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Journal of Cleaner Production 200 (2018) 588e597
Contents lists available at ScienceDirect
Journal of Cleaner Production
journal homepage: www.elsevier.com/locate/jclepro
Hydrogen production from vegetable oil via a chemical looping
process with hematite oxygen carriers
Guo-Qiang Wei a, b, c, d, Wei-Na Zhao e, Jun-Guang Meng b, c, d, Jie Feng a, *,
Wen-Ying Li a, **, Fang He b, c, d, Zhen Huang b, c, d, Qun Yi a, Zhen-Yi Du a, Kun Zhao b, c, d,
Zeng-Li Zhao b, c, d, Hai-Bin Li b, c, d
a
Training Base of State Key Laboratory of Coal Science and Technology Jointly Constructed by Shanxi Province and Ministry of Science and Technology,
Taiyuan University of Technology, Taiyuan 030024, China
Guangzhou Institute of Energy Conversion, Chinese Academy of Sciences (CAS), Guangzhou 510640, China
c
CAS Key Laboratory of Renewable Energy, Guangzhou 510640, China
d
Guangdong Provincial Key Laboratory of New and Renewable Energy Research and Development, Guangzhou 510640, China
e
Guangdong Mechanical & Electrical College, Guangzhou 510515, China
b
a r t i c l e i n f o
a b s t r a c t
Article history:
Received 12 May 2018
Received in revised form
24 July 2018
Accepted 27 July 2018
Available online 30 July 2018
Hydrogen production from vegetable oil via a chemical looping process with hematite oxygen carriers
has been carried out in a fixed-bed reactor at 1023.15e1173.15 K. The lattice oxygen release process and
crystalline transformation for the oxygen carrier in the reaction process are investigated. Results indicate
that the maximum H2 composition achieved in the chemical looping hydrogen stage is over 91.72% when
hematite oxygen carriers consisting of Fe2O3, Al2O3 and SiO2 are used. The active component Fe2O3 in
oxygen carriers represents three reduced peaks corresponding to the crystalline form transition from
Fe2O3 to Fe3O4. Up to 96.13% of the lattice oxygen in Fe2O3 can be consumed in the reduction process. The
deep reduction of FeO to Fe represents a lower reaction rate with the exhaustion of the lattice. The
maximum carbon conversion efficiency of vegetable oil of 79.10% when the ratio of water to oil is 1.2 and
hydrogen-rich gas with a highest concentration of 91.72% are achieved in the chemical looping reforming
stage and H2 production stage, respectively. The impurities in the gas are ascribed to the carbon deposition and steam reaction in the chemical looping process. The micrographs of fresh and used oxygen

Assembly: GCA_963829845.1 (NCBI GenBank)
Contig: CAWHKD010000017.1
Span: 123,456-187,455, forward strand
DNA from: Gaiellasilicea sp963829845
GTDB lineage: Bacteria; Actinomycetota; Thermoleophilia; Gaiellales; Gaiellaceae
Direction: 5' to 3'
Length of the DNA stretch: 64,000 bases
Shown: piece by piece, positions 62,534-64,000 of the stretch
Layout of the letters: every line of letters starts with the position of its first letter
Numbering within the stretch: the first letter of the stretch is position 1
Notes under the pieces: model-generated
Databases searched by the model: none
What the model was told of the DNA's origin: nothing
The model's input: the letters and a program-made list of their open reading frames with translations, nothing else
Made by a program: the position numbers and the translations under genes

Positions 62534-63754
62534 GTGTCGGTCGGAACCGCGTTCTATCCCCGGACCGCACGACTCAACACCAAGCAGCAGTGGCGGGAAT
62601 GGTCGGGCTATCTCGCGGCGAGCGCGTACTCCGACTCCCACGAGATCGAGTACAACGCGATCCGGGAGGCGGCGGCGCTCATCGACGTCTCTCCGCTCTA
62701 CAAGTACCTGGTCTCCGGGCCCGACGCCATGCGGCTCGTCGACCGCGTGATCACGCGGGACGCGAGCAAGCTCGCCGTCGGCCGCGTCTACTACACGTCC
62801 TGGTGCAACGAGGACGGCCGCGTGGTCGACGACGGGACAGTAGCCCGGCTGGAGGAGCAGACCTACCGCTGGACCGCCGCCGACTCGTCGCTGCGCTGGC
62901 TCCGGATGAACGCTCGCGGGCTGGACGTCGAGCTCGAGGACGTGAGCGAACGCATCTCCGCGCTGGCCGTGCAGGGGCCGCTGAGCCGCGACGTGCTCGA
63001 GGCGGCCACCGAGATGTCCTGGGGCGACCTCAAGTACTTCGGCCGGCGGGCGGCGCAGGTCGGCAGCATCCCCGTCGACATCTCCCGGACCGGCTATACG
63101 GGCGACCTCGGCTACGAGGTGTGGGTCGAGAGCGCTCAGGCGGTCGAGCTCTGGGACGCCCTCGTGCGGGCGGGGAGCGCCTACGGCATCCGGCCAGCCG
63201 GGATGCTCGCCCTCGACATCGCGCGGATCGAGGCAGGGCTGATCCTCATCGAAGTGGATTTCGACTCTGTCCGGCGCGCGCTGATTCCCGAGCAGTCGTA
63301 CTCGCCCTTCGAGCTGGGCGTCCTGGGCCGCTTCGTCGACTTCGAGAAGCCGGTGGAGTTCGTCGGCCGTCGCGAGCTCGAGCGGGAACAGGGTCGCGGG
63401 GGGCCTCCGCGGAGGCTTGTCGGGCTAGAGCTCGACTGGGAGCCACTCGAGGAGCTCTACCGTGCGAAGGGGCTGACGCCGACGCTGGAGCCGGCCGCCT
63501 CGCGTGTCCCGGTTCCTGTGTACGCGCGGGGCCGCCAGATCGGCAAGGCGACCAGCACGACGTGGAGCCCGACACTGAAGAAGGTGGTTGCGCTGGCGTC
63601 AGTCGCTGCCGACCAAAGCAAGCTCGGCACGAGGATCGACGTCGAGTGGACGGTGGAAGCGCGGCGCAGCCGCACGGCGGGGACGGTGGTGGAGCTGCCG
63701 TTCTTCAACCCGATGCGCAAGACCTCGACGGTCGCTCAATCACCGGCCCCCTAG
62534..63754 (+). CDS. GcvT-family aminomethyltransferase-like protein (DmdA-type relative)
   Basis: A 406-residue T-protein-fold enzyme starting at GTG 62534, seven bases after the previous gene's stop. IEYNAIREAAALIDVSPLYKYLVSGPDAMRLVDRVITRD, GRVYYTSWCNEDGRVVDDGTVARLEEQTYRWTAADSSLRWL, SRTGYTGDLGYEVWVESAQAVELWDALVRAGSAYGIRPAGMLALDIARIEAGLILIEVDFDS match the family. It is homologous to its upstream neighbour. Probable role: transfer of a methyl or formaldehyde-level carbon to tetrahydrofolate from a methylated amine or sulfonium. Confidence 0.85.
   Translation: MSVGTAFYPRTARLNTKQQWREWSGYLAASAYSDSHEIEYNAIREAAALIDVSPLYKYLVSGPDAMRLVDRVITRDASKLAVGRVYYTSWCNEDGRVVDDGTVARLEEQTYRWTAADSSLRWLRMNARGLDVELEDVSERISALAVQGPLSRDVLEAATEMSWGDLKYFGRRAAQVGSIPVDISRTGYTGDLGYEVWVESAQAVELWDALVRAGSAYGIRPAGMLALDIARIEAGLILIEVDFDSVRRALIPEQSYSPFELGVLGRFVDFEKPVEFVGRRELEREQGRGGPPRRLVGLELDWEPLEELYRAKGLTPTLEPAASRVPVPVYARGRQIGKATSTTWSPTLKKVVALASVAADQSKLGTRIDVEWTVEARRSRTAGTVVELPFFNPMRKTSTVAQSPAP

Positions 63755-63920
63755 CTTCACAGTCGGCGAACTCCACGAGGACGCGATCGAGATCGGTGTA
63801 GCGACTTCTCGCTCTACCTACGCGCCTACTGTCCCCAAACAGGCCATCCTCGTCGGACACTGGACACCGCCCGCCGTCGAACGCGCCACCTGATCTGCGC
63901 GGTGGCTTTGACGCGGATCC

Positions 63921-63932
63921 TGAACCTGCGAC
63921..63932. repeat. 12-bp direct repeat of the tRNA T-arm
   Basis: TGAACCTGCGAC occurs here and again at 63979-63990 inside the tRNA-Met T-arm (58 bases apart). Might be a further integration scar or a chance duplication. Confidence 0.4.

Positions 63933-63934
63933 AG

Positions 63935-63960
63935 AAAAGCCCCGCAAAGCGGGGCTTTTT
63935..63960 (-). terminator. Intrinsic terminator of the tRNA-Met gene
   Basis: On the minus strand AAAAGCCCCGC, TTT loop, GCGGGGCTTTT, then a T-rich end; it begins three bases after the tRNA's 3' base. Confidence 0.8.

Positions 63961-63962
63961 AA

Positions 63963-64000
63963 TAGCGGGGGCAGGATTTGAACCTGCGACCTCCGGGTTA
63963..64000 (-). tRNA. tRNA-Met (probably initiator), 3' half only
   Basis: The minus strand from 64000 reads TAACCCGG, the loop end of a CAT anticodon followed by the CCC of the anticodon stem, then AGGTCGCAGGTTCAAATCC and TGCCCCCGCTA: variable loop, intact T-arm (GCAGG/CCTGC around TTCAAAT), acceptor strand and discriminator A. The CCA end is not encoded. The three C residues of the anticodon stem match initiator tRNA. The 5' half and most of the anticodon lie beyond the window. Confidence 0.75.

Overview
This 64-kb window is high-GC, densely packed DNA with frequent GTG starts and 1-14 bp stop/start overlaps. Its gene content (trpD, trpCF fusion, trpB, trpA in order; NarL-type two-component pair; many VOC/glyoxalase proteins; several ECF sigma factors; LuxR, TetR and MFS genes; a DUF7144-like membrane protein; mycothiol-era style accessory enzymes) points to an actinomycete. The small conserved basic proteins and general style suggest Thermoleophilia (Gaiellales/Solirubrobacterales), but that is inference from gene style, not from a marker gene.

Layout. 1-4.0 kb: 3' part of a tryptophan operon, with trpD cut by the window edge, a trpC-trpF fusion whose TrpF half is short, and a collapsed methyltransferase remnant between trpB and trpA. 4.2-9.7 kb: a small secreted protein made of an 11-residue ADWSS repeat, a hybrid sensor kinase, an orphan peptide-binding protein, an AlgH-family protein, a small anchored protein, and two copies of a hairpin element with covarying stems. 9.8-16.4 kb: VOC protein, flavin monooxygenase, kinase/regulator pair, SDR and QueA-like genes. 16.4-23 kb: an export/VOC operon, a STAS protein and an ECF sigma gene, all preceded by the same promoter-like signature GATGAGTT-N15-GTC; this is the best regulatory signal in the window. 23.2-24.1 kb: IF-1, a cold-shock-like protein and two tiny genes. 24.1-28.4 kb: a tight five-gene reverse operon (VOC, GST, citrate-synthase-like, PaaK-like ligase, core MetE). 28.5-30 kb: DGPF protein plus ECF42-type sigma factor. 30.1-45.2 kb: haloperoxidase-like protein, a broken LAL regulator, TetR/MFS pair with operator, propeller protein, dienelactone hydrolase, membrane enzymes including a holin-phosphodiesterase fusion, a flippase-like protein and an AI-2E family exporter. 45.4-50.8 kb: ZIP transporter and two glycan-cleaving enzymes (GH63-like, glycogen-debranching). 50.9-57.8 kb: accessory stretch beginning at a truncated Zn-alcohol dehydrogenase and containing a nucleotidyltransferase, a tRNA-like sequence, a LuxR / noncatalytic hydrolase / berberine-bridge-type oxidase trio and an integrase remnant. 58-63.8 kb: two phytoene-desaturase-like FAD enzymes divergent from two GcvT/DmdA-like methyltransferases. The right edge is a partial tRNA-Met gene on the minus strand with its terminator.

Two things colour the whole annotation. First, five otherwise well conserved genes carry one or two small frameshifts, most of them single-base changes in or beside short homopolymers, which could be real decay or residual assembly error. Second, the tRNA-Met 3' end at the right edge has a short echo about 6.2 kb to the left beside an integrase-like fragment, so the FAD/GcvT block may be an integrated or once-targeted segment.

carriers present irregular and blocky structures, sintering is not observed after the multi-cycle reaction
process. The crystalline form and reaction activity remain stable after 20-cycle experiments, suggesting
that the hematite oxygen carrier is a promising candidate for hydrogen generation from vegetable oil via
the chemical looping process.
© 2018 Elsevier Ltd. All rights reserved.
Keywords:
Vegetable oil
Oxygen carriers
Chemical looping reforming
Chemical looping hydrogen
High purity H2 production
1. Introduction
The output of waste cooking oil (WCO) increases rapidly with the
development of the economy and society, which will cause environmental pollution and threaten human physical health if these
oils are discharged unreasonably (Mehrasbi et al., 2017). On the
other hand, energy crises and emissions are besetting many countries in the world. The WCO containing triglyceride and fatty acid
fractions is a promising feedstock alternative to produce energy or
chemicals, which can relieve the crisis and emissions to some extent
* Corresponding author.
** Corresponding author.
E-mail addresses: fengjie@tyut.edu.cn (J. Feng), ying@tyut.edu.cn (W.-Y. Li).
https://doi.org/10.1016/j.jclepro.2018.07.263
0959-6526/© 2018 Elsevier Ltd. All rights reserved.
(Morais et al., 2010; Senthur Prabu et al., 2017). There are various
applications for the WCO as a raw material in producing soap,
glycerin and synthetic plasticizers (Zheng et al., 2018). Additionally,
another application for the WCO is to synthesize biodiesel though
esterification and transesterification (Fereidooni et al., 2018;
Stephen and Periyasamy, 2018). This process presents special advantages such as renewability, environmental properties and